Soybean Loss Ratios Across Illinois
Illinois averages in Figure 1 mask variability in loss ratios across Illinois. Figure 2 shows loss ratios by county for soybean policies averaged over the years from 2000 to 2016. Loss ratios tend to be lower in northern and central Illinois. In these counties, there may be farmers that have received few crop insurance payments on soybeans in recent years. Loss ratios tend to be higher in southern Illinois than in the northern and central Illinois.
Some of the difference in performance across Illinois has to do with the impacts of the 2012 drought. The 2012 drought was centered in Missouri and southern Illinois, resulting in much higher loss ratios in southern Illinois. To illustrate, take the county with the highest average loss ratio from 2000-2016 and the county with the lowest loss ratio. Washington County had an average loss ratio of .93 from 2000-2016, the highest in the state (see Figure 2 and southwest Illinois). Washington County’s 2012 loss ratio for soybeans was 5.31. On the other hand, Christian County has an average loss ratio of .16 from 2000 to 2016, the lowest in Illinois (see Figure 2, approximately in the middle of the state). Christian County’s 2012 loss ratio was .16.
More detail on crop insurance performance by county is available in the 2018 Crop Insurance Decision Tool a Microsoft Excel spreadsheet available for download from farmdoc. Users can evaluate performance for counties by product and coverage levels. Figure 3 shows an illustration for all soybean products in Washington County, Illinois.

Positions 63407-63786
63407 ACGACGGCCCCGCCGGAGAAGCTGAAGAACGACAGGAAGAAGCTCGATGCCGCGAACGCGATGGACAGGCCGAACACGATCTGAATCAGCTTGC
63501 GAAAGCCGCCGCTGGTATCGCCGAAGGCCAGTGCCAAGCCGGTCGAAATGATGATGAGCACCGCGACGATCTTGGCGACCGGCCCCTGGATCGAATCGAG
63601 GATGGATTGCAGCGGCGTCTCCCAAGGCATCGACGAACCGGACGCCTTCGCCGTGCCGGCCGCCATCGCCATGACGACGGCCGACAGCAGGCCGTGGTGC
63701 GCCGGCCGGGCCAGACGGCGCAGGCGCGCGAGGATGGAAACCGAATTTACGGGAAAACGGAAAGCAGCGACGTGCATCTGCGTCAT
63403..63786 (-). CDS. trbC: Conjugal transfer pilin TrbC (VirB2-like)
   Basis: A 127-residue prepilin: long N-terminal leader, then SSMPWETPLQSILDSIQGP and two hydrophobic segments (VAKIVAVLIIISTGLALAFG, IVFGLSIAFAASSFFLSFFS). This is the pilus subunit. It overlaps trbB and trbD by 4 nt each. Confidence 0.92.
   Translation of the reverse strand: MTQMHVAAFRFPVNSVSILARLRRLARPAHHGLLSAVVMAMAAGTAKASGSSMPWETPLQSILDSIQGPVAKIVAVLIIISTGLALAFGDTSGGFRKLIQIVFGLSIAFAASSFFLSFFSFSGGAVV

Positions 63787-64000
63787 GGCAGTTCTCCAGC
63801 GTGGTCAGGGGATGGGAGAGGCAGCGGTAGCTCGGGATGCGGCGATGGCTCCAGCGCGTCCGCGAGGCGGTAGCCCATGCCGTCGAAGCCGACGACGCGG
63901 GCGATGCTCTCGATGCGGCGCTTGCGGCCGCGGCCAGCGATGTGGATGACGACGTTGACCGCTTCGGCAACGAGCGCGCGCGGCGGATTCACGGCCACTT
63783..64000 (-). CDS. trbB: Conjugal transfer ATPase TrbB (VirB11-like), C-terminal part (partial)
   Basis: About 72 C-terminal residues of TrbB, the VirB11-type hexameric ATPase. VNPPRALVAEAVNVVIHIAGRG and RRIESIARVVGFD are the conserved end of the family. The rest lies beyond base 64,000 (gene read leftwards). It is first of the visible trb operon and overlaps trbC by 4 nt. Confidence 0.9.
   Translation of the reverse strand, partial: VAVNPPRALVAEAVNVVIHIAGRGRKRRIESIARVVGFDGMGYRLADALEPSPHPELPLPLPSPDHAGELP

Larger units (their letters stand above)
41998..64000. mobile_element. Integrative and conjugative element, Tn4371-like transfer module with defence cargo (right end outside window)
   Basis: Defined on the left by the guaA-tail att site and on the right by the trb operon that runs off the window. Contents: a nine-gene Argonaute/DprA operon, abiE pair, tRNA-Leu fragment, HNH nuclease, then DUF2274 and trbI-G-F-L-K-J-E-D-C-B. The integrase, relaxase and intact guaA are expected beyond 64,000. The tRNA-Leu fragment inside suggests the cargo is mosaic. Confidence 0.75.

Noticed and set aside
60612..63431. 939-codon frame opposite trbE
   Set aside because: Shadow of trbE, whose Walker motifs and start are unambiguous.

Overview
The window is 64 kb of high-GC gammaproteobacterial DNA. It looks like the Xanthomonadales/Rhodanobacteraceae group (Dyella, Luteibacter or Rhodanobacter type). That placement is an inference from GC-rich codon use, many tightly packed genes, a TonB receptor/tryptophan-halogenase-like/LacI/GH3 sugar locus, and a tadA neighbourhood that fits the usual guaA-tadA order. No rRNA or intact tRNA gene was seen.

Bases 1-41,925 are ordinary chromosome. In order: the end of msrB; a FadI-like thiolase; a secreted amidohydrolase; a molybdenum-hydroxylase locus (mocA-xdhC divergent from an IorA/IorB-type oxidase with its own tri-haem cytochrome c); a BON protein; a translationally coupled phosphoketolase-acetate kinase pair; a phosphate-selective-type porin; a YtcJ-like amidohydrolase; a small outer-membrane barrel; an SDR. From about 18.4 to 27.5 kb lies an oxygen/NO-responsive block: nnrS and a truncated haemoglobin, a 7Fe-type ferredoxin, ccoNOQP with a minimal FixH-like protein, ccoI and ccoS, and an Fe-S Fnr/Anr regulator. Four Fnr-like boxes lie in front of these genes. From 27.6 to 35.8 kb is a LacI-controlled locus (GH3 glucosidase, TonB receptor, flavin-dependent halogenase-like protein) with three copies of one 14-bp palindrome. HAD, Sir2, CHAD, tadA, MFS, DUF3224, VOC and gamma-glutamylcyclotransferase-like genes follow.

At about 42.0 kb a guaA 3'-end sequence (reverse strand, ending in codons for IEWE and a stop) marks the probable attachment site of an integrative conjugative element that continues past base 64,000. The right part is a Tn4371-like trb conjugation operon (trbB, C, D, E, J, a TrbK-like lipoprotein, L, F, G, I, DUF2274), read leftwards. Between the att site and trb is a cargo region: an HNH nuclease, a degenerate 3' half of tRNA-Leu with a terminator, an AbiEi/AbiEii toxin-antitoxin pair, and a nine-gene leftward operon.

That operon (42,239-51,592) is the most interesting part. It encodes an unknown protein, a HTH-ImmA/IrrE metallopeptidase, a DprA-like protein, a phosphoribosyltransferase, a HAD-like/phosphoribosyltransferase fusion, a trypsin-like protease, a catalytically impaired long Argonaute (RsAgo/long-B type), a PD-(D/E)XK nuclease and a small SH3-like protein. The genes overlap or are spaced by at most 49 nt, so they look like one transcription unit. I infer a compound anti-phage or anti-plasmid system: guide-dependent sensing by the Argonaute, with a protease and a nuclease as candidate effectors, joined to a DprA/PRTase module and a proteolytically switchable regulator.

While payments have been low in recent years, particularly in northern and central Illinois, I suggest caution when considering lowering coverage levels or eliminating crop insurance on soybeans. Much of the recent low payments are associated with exceptional soybean yields. It is possible that something has happened in soybean genetics or soybean production leading to higher yields. A session was devoted to this topic at our recent Illinois Farm Economic Summit meetings. At that session, Scott Irwin concluded that “the biggest factor explaining high soybean yields in recent years is simply exceptionally good growing season weather” (farmdoc daily, December 29, 2017). This session did not explicitly address yield risk. However, if exceptional weather has caused high yields, a return to more adverse conditions could lead to low soybean yields.
Consequently, recent low loss experience on soybean crop insurance policies does not mean that low loss experience will persist. Low soybean yields are possible, perhaps through adverse weather conditions or some pest related problem. Low prices are possible. Heightened price risk may exist as trade policies come under scrutiny. In any case, there is a possibility of widespread yields or revenue losses.
Furthermore, note that crop insurance has paid something in all years. The lowest loss ratio in Illinois was .13 in 2016. Even in 2016, some farmers in Illinois suffered losses large enough to result in crop insurance payments.
farmdoc, 2018 Crop Insurance Decision Tool. Department of Agricultural and Consumer Economics, University of Illinois at Urbana-Champaign, Released January 9, 2018. http://farmdoc.illinois.edu/pubs/FASTtool_special_cropins2018_Spring.asp
Irwin, S. "IFES 2017: What Is Up with Soybean Yields?" farmdoc daily, Department of Agricultural and Consumer Economics, University of Illinois at Urbana-Champaign, December 29, 2017.